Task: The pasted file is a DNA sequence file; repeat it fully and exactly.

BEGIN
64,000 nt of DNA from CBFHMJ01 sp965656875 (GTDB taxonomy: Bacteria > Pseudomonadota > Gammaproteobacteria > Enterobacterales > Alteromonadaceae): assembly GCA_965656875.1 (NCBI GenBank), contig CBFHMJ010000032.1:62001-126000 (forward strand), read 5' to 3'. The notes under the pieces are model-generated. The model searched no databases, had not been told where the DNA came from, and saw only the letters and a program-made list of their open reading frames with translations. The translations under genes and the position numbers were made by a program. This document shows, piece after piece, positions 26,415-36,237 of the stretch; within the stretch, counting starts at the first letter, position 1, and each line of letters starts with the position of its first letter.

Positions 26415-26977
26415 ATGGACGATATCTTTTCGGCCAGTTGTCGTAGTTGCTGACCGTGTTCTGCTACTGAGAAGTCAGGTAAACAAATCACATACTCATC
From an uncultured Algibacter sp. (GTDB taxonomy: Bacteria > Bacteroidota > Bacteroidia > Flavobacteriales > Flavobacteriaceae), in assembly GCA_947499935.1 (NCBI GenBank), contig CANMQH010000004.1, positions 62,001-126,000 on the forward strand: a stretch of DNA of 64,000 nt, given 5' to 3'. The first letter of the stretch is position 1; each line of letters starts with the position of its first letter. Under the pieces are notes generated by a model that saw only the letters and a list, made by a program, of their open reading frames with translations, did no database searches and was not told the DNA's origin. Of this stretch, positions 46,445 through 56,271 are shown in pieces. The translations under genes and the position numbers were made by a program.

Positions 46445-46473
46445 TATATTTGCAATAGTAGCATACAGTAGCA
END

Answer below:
64,000 nt of DNA from CBFHMJ01 sp965656875 (GTDB taxonomy: Bacteria > Pseudomonadota > Gammaproteobacteria > Enterobacterales > Alteromonadaceae): assembly GCA_965656875.1 (NCBI GenBank), contig CBFHMJ010000032.1:62001-126000 (forward strand), read 5' to 3'. The notes under the pieces are model-generated. The model searched no databases, had not been told where the DNA came from, and saw only the letters and a program-made list of their open reading frames with translations. The translations under genes and the position numbers were made by a program. This document shows, piece after piece, positions 26,415-36,237 of the stretch; within the stretch, counting starts at the first letter, position 1, and each line of letters starts with the position of its first letter.

Positions 26415-26977
26415 ATGGACGATATCTTTTCGGCCAGTTGTCGTAGTTGCTGACCGTGTTCTGCTACTGAGAAGTCAGGTAAACAAATCACATACTCATC
From an uncultured Algibacter sp. (GTDB taxonomy: Bacteria > Bacteroidota > Bacteroidia > Flavobacteriales > Flavobacteriaceae), in assembly GCA_947499935.1 (NCBI GenBank), contig CANMQH010000004.1, positions 62,001-126,000 on the forward strand: a stretch of DNA of 64,000 nt, given 5' to 3'. The first letter of the stretch is position 1; each line of letters starts with the position of its first letter. Under the pieces are notes generated by a model that saw only the letters and a list, made by a program, of their open reading frames with translations, did no database searches and was not told the DNA's origin. Of this stretch, positions 46,445 through 56,271 are shown in pieces. The translations under genes and the position numbers were made by a program.

Positions 46445-46473
46445 TATATTTGCAATAGTAGCATACAGTAGCA